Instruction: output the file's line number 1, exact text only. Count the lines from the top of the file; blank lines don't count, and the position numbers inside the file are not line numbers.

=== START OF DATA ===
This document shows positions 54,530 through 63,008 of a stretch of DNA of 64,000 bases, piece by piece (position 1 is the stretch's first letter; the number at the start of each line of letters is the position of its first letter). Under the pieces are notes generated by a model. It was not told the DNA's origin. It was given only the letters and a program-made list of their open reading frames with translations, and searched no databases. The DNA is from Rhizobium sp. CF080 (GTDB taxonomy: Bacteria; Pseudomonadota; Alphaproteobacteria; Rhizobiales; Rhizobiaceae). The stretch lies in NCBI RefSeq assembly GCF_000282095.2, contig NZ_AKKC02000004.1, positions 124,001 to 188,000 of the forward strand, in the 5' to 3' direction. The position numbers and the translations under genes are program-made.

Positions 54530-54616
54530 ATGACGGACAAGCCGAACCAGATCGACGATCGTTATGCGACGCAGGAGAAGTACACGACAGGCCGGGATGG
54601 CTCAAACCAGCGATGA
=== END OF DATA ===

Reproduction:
This document shows positions 54,530 through 63,008 of a stretch of DNA of 64,000 bases, piece by piece (position 1 is the stretch's first letter; the number at the start of each line of letters is the position of its first letter). Under the pieces are notes generated by a model. It was not told the DNA's origin. It was given only the letters and a program-made list of their open reading frames with translations, and searched no databases. The DNA is from Rhizobium sp. CF080 (GTDB taxonomy: Bacteria; Pseudomonadota; Alphaproteobacteria; Rhizobiales; Rhizobiaceae). The stretch lies in NCBI RefSeq assembly GCF_000282095.2, contig NZ_AKKC02000004.1, positions 124,001 to 188,000 of the forward strand, in the 5' to 3' direction. The position numbers and the translations under genes are program-made.